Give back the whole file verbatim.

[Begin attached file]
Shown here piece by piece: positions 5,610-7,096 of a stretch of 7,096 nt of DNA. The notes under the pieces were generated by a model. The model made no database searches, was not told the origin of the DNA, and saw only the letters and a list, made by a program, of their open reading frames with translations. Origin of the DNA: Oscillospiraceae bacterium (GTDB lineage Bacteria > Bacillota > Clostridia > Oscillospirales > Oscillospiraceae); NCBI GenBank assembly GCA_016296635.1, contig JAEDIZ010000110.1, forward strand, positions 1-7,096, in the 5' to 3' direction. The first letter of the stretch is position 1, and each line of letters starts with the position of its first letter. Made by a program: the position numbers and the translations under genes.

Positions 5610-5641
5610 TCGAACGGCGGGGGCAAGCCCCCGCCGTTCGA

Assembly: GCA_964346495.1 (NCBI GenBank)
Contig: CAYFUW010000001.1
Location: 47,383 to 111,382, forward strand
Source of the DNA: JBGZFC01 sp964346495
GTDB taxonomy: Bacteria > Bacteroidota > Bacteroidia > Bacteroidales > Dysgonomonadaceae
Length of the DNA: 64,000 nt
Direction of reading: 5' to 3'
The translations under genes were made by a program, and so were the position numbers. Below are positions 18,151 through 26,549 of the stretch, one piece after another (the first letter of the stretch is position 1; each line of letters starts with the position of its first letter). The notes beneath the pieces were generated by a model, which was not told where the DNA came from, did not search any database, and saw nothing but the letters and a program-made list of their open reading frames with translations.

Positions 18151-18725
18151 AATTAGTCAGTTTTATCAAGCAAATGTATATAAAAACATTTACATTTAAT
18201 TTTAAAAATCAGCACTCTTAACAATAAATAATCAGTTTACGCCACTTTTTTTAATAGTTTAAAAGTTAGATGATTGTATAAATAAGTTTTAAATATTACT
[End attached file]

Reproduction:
Shown here piece by piece: positions 5,610-7,096 of a stretch of 7,096 nt of DNA. The notes under the pieces were generated by a model. The model made no database searches, was not told the origin of the DNA, and saw only the letters and a list, made by a program, of their open reading frames with translations. Origin of the DNA: Oscillospiraceae bacterium (GTDB lineage Bacteria > Bacillota > Clostridia > Oscillospirales > Oscillospiraceae); NCBI GenBank assembly GCA_016296635.1, contig JAEDIZ010000110.1, forward strand, positions 1-7,096, in the 5' to 3' direction. The first letter of the stretch is position 1, and each line of letters starts with the position of its first letter. Made by a program: the position numbers and the translations under genes.

Positions 5610-5641
5610 TCGAACGGCGGGGGCAAGCCCCCGCCGTTCGA

Assembly: GCA_964346495.1 (NCBI GenBank)
Contig: CAYFUW010000001.1
Location: 47,383 to 111,382, forward strand
Source of the DNA: JBGZFC01 sp964346495
GTDB taxonomy: Bacteria > Bacteroidota > Bacteroidia > Bacteroidales > Dysgonomonadaceae
Length of the DNA: 64,000 nt
Direction of reading: 5' to 3'
The translations under genes were made by a program, and so were the position numbers. Below are positions 18,151 through 26,549 of the stretch, one piece after another (the first letter of the stretch is position 1; each line of letters starts with the position of its first letter). The notes beneath the pieces were generated by a model, which was not told where the DNA came from, did not search any database, and saw nothing but the letters and a program-made list of their open reading frames with translations.

Positions 18151-18725
18151 AATTAGTCAGTTTTATCAAGCAAATGTATATAAAAACATTTACATTTAAT
18201 TTTAAAAATCAGCACTCTTAACAATAAATAATCAGTTTACGCCACTTTTTTTAATAGTTTAAAAGTTAGATGATTGTATAAATAAGTTTTAAATATTACT